Labor Planning in a Super Bowl Host City
Are you located in a Super Bowl host city? Chances are if you live and work in a major US city you have or may someday host the NFL Super Bowl. If so, are you prepared for the workforce management challenges that come along with the big game? As exciting as it is, virtually every industry in a host city is dramatically impacted. This week, Indianapolis hosts one of the biggest sporting events in the world, with about 10 days of festivities leading up to the game on Sunday. Here’s just a few of the workforce management challenges I’ve read about already from news coverage of the event:
– 8000 volunteers are working in the Super Bowl Village this week,
– Public safety officials are preparing for over 150,000 visitors this week. Indianapolis has reportedly invested millions of dollars and worked with local, state and federal agencies to try to keep all those people safe. Up to 1,000 city police officers will be in the stadium and on the street
– 80 temporary structures were built and are being used for Super Bowl-related events in downtown Indianapolis this week
– Local TV news operations have built temporary studios downtown, budgeted thousands for overtime, between now and Feb. 6, the day after Super Bowl XLVI. Industry sources said the cost of equipment and overtime spent covering the event likely will range from$20,000 to $50,000 for each of the four local affiliates.
– Department of public works and transportation teams have spend weeks creating and re-directing traffic patterns in and around the city, including countless barricades and new traffic signs/signals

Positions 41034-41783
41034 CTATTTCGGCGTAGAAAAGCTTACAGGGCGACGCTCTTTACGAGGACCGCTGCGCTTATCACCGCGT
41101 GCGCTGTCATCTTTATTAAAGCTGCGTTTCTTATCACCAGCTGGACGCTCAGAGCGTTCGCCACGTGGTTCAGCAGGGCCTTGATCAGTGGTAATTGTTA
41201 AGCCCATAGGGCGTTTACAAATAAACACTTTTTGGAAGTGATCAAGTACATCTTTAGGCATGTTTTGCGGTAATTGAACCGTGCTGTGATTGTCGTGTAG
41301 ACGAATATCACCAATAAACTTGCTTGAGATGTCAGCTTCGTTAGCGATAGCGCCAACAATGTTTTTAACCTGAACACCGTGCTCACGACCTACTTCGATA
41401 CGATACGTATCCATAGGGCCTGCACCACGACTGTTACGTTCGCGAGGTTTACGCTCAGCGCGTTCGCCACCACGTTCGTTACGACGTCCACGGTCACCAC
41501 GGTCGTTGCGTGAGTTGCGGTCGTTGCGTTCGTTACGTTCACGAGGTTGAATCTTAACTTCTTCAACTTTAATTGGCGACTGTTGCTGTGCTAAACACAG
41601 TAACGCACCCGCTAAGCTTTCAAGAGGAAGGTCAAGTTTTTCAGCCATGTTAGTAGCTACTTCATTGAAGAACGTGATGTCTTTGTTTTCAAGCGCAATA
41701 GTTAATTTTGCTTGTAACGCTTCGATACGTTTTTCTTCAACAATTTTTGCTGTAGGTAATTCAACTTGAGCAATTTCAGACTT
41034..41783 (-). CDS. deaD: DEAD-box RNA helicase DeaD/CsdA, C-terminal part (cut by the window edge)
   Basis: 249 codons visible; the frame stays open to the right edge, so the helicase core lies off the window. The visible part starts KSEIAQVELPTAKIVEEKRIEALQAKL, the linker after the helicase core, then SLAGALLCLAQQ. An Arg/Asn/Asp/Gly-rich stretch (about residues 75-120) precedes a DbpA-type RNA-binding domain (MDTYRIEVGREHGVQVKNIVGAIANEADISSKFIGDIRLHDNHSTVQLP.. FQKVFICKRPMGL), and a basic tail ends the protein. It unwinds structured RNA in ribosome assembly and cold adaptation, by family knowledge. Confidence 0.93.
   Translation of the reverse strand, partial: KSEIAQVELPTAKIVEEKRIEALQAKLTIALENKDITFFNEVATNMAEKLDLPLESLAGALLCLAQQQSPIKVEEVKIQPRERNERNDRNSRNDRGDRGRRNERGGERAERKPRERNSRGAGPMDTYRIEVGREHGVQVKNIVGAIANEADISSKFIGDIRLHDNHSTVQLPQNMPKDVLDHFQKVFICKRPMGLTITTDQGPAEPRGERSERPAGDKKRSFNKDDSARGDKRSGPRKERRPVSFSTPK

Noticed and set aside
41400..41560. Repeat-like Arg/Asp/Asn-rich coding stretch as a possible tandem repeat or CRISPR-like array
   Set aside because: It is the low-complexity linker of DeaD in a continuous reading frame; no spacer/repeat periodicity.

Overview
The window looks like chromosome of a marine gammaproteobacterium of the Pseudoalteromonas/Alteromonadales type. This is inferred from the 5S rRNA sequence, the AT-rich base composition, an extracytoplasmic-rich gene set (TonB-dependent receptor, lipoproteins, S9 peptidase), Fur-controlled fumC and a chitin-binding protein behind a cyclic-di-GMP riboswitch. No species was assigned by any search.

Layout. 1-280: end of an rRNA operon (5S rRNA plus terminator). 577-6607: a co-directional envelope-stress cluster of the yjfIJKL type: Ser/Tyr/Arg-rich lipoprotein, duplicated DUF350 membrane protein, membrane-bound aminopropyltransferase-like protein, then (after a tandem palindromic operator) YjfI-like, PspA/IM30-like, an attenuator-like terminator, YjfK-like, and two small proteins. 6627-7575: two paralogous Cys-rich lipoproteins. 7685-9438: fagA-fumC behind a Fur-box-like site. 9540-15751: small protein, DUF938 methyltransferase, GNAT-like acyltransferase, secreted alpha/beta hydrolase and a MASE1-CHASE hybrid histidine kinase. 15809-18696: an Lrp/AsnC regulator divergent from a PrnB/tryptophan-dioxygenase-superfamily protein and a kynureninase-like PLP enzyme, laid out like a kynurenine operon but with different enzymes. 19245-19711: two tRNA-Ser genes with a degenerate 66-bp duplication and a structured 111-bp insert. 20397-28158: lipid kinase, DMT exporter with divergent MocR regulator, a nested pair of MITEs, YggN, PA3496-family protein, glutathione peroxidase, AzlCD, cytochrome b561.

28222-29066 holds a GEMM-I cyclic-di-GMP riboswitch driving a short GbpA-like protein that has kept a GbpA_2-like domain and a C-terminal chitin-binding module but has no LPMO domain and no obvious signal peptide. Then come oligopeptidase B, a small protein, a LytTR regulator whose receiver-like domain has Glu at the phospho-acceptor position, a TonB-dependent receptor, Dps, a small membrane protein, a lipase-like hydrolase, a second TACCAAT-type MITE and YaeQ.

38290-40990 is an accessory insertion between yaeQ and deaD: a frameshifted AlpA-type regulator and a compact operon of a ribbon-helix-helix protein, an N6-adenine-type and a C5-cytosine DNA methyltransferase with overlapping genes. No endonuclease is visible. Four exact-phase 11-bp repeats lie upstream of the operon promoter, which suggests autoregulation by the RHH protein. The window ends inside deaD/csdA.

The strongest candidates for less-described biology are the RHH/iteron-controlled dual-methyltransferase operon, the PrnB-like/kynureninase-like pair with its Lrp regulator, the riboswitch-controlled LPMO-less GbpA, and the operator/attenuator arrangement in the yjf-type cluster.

– Hotels have been booked to capacity for months, with visitors extending out into the suburbs miles outside of the city
– The Super Bowl Village and City Market renovations were funded by a federal grant of $8 million which must have labor and project tracking tied to it
The most interesting thing to me is not the typical workforce management challenges of reducing labor costs and automating manual processes that each organization – regardless of the industry will face. I’m curious how organizations can accurately plan in advance for the necessary labor requirements needed and how will they effectively adjust their staffing this week in the “heat of the moment”. I suppose they could use some rough comparisons to past events (Indy has hosted the NCAA Basketball Final Four on multiple occasions and the Indy 500 each year, although these are not near the magnitude of the Super Bowl).
Retail stores will have little forecast planning data to go on for scheduling. Will hospitals need to rely on multiple agencies to augment staffing requirements? Will it snow on game day, requiring DOT and public works staff to call in additional staff (if they have it) for snow removal?
While the amount of revenue from hosting the Super Bowl can be in the $100s of millions for local businesses, it still requires effective labor planning and execution to maximize sales or services. If you have been involved in hosting a similar type of event (national political convention, Olympic games, etc.) how did it impact your organization’s workforce management abilities?